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State v. Buckley

Court of Appeals of Ohio, Eleventh District, Ashtabula

December 23, 2019

STATE OF OHIO, Plaintiff-Appellee,
v.
LARRY ROBERT BUCKLEY, Defendant-Appellant.

          Criminal Appeal from the Ashtabula County Court of Common Pleas, Case No. 2018 CR 00093.

         Judgment: Affirmed.

          Nicholas A. Iarocci, Ashtabula County Prosecutor, and Shelley M. Pratt, Assistant Prosecutor, Ashtabula County Courthouse, 25 West Jefferson Street, Jefferson, Ohio 44047-1092 (For Plaintiff-Appellee).

          Gregory T. Stralka, 6509 Brecksville Road, P.O. Box 31776, Independence, Ohio 44131 (For Defendant-Appellant).

          OPINION

          THOMAS R. WRIGHT, P.J.

         {¶1} Appellant, Larry Robert Buckley, appeals his rape conviction contending he was denied effective assistance of trial counsel for failure to file a motion to suppress. We affirm.

         {¶2} Buckley was charged with three counts: rape, a first-degree felony in violation of R.C. 2907.02(A)(1)(b), gross sexual imposition, a third-degree felony in violation of R.C. 2907.05(A)(4)(C)(2), and attempted gross sexual imposition, a fourth- degree felony in violation of R.C. 2907.05(A)(4)(C)(2) and 2923.02(A). A jury convicted him of rape and found him not guilty of the other two charges. He was sentenced to a mandatory term of ten years to life in prison.

         {¶3} Buckley raises one assigned error:

         {¶4} "Appellant's constitutional right to effective assistance of counsel was violated when such counsel failed to move to suppress the statement given by appellant to the police."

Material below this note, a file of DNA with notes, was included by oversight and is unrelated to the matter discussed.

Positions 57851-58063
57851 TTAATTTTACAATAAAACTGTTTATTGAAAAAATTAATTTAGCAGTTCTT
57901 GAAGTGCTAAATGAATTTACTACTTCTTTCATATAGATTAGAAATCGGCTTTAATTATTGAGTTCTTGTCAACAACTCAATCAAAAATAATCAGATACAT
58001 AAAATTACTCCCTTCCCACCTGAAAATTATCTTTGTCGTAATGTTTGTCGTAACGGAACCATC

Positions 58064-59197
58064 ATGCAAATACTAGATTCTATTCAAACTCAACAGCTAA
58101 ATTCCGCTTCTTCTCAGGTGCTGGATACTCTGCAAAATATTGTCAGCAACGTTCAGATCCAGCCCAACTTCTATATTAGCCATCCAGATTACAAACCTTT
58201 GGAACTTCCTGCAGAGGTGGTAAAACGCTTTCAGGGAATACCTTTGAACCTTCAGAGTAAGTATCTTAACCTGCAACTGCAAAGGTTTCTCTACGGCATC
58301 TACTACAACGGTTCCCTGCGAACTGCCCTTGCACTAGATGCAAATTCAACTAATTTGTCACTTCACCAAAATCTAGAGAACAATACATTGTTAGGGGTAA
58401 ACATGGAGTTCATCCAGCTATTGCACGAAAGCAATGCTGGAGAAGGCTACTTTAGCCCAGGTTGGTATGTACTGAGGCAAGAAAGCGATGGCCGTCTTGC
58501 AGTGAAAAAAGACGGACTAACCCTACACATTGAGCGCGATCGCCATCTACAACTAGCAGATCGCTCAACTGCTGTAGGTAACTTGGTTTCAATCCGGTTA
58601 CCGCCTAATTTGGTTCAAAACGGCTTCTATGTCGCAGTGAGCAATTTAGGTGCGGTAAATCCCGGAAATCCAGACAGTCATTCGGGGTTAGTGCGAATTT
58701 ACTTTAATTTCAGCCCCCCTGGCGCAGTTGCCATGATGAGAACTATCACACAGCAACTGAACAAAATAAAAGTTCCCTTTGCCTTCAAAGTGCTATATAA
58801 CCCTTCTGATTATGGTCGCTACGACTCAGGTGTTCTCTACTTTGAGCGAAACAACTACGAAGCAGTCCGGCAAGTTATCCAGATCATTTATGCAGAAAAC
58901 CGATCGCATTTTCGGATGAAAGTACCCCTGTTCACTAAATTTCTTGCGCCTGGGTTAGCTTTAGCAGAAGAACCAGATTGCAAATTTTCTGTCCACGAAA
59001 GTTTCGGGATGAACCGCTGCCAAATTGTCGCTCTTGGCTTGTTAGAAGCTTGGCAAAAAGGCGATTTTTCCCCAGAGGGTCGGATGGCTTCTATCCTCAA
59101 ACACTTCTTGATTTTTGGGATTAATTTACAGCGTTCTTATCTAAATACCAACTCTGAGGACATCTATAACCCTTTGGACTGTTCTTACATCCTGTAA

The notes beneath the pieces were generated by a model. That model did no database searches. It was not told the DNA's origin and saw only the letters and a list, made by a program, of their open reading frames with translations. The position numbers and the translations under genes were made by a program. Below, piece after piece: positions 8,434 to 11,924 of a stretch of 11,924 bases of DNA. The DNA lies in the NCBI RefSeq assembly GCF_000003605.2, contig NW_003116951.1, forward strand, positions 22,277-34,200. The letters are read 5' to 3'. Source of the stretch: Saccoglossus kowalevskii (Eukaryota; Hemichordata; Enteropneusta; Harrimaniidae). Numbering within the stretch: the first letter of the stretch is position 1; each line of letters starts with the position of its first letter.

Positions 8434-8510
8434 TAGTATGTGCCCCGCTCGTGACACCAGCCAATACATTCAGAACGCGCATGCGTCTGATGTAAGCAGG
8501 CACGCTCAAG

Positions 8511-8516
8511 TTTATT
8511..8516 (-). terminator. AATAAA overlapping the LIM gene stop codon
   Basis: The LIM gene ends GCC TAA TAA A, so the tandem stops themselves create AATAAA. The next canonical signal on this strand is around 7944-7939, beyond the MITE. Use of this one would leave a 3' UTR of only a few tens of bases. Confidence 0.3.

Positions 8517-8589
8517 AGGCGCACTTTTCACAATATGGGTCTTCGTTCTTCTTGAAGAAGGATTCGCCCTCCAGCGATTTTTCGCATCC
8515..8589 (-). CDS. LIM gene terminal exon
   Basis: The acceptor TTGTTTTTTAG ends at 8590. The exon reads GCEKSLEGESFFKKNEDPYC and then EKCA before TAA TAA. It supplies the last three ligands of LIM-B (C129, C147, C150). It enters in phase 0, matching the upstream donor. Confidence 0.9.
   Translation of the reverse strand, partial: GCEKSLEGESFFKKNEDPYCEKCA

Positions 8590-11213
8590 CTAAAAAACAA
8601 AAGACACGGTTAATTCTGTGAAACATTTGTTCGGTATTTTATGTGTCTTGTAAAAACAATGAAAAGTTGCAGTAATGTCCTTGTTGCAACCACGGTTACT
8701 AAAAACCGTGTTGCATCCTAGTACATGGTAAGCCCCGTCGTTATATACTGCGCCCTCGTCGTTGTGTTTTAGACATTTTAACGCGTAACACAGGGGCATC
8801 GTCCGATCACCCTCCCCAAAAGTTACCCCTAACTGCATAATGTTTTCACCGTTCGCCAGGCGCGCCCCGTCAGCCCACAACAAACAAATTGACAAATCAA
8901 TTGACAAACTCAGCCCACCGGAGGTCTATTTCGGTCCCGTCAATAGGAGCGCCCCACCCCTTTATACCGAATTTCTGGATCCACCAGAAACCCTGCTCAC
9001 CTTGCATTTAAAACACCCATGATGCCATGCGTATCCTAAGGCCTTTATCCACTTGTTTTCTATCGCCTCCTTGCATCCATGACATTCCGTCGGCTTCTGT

{¶5} To prevail on a claim of ineffective assistance of counsel, a criminal appellant must establish (1) deficient performance by counsel, i.e., performance falling below an objective standard of reasonable representation, and (2) prejudice, i.e., a reasonable probability that but for counsel's errors, the result of the proceeding would have been different. State v. Short, 129 Ohio St.3d 360, 2011-Ohio-3641, 952 N.E.2d 1121, ¶ 113, citing Strickland v. Washington, 466 U.S. 668, 687, 104 S.Ct. 2052, 80 L.Ed.2d 674 (1984). Failure to satisfy either prong is fatal. State v. Bradley, 42 Ohio St.3d 136, 143, 538 N.E.2d 373 (1989).

         {¶6} Buckley argues that he was given bad advice from an attorney who advised him to talk with police before he was charged. During that discussion, Buckley made incriminating statements that were used at trial. He now claims trial counsel was ineffective for failing to move to suppress his statements to police based on his other attorney's poor advice. We disagree.

         {¶7} Even assuming appellant was given deficient advice, Buckley fails to demonstrate that a motion to suppress would have led to exclusion. It is his duty to support his argument with case law, but he does not direct us to any that supports his argument that suppression is warranted here. S. Russell v. Upchurch, 11th Dist. Geauga Nos. 2001-G-2395 and 2001-G-2396, 2003-Ohio-2099, ¶ 10 (holding that an appellant bears the burden of affirmatively demonstrating error on appeal). If an argument exists that can support an appellant's assignment of error, "'it is not this court's duty to root it out.'" Tally v. Patrick, 11th Dist. Trumbull No. 2008-T-0072, 2009-Ohio-1831, ¶ 22, quoting Harris v. Nome, 9th Dist. No. 21071, 2002-Ohio-6994. We likewise know of no case supporting this argument.

         {¶8} The exclusionary rule was designed to remedy unconstitutional conduct by state actors. Michigan v. Tucker, 417 U.S. 433, 446, 94 S.Ct. 2357, 41 L.Ed.2d 182 (1974), citing Elkins v. United States, 364 U.S. 206, 217, 80 S.Ct. 1437, 4 L.Ed.2d 1669 (1960). Even assuming Buckley's attorney was deficient by advising him to speak with investigating officers, suppression is not warranted since he fails to establish a constitutional violation at the hands of a state actor. Id.

         {¶9} Buckley fails to establish that his trial counsel was deficient, and as such, ...


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